The absence of any new funding for community health services in this year’s budget will lead to increased burden on hospitals, particularly from vulnerable Victorians, says one of Victoria’s leading not-for-profit health providers.
cohealth’s Chief Executive, Lyn Morgain, said, “People on low incomes struggle to access the health care they need and their health problems snowball. Intervening early with properly funded community-based care can often prevent hospital admissions further down the track.
“We are disappointed that this Budget again fails to respond to the important preventative role of community health.”
“As population soars, and inequality rises, community health services are groaning under the weight of demand from those on low incomes, but funding has not kept pace.”
“It is encouraging to see the State Budget includes $2.5 billion of investment in Victorian hospitals and health systems which respond to acute care needs. Now we need to work on bolstering community-based care so that vulnerable Victorians can avoid ending up in hospital.”
“The health system is currently skewed to managing sickness rather than encouraging wellness. That needs to change.”
Ms Morgain also said that temporary funding of community managed mental health was causing problems with workforce retention and forward planning.
“Stopgap funding our growing mental health problem is like trying to drive a car with the handbrake on. It’s risky, inefficient and you don’t get very far.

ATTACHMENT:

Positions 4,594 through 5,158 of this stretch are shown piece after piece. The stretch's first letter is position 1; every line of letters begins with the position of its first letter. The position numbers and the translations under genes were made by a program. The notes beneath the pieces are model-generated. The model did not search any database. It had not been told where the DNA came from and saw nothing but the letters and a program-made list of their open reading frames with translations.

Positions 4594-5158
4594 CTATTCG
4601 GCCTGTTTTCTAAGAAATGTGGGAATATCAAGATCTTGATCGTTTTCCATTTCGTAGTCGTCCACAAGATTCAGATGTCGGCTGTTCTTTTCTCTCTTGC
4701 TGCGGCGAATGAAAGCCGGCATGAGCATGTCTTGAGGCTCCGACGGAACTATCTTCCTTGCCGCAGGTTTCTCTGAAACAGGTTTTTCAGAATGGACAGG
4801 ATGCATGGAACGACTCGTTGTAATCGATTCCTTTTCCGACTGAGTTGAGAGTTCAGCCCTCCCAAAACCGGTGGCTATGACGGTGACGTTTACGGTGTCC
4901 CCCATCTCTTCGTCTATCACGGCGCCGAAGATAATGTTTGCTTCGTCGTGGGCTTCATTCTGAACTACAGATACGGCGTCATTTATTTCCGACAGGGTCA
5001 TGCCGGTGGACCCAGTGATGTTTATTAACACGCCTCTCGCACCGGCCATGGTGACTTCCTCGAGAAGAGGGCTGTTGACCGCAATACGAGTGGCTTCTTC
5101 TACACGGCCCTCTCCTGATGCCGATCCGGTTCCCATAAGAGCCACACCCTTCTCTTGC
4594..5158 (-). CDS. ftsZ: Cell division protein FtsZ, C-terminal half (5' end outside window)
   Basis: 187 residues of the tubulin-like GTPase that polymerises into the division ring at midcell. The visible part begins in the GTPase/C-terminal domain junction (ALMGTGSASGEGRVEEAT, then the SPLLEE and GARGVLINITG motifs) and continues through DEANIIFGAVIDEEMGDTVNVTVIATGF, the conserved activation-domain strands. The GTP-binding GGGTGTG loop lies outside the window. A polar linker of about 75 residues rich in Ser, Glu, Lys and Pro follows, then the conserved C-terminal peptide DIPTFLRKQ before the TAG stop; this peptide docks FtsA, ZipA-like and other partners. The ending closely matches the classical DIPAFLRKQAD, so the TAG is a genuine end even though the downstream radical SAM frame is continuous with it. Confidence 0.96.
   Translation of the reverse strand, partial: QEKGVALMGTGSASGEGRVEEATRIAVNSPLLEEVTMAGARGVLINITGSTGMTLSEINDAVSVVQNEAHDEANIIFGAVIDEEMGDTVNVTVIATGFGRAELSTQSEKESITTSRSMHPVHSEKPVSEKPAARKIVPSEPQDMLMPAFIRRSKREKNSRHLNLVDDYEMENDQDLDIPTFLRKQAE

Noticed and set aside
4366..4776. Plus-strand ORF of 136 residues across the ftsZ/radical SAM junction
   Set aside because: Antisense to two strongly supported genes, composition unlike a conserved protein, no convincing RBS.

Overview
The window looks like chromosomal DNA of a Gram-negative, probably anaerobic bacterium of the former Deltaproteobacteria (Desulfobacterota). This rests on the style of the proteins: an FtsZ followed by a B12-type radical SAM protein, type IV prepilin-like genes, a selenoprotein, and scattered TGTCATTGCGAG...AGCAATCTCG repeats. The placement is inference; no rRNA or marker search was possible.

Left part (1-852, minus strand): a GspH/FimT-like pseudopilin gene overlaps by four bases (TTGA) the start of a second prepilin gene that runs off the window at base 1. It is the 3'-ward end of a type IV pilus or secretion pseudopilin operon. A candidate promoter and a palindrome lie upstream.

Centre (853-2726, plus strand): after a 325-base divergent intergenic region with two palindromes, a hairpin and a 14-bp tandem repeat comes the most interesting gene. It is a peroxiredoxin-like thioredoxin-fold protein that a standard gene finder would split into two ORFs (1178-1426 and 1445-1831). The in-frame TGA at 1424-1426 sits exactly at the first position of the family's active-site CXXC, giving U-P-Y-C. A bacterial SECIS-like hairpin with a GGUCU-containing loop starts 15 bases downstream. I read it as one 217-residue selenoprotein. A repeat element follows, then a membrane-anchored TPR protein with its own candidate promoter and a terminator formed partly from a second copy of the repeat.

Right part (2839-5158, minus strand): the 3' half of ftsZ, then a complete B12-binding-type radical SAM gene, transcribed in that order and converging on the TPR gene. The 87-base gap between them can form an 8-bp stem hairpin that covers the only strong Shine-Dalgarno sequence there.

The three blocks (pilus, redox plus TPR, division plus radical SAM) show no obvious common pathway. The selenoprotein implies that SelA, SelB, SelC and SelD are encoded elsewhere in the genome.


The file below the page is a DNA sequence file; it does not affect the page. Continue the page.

“We can’t pre-empt the recommendations of the Royal Commission into Mental Health, but while that process is underway, we need at least $200 million over four years to keep the wheels turning and provide high-quality psychosocial rehabilitation and support.”
Although cohealth congratulated the Government on the $42.7 million for preventing incarceration and rehabilitation and reintegration programs post-release, it slammed the State Government’s announcement of $1.8b in prisons investment.
“That money would be far better spent tackling the issues underlying incarceration; poverty, a lack of affordable housing, family violence.”
The majority of investments in the 2019-20 State Budget were delivering on commitments made during the November election period, including:
cohealth also welcomes the newly announced $3 million over 12 months to help plug the gaps left by cuts to the Status Resolution Support Service which previously supported asylum seekers in the community.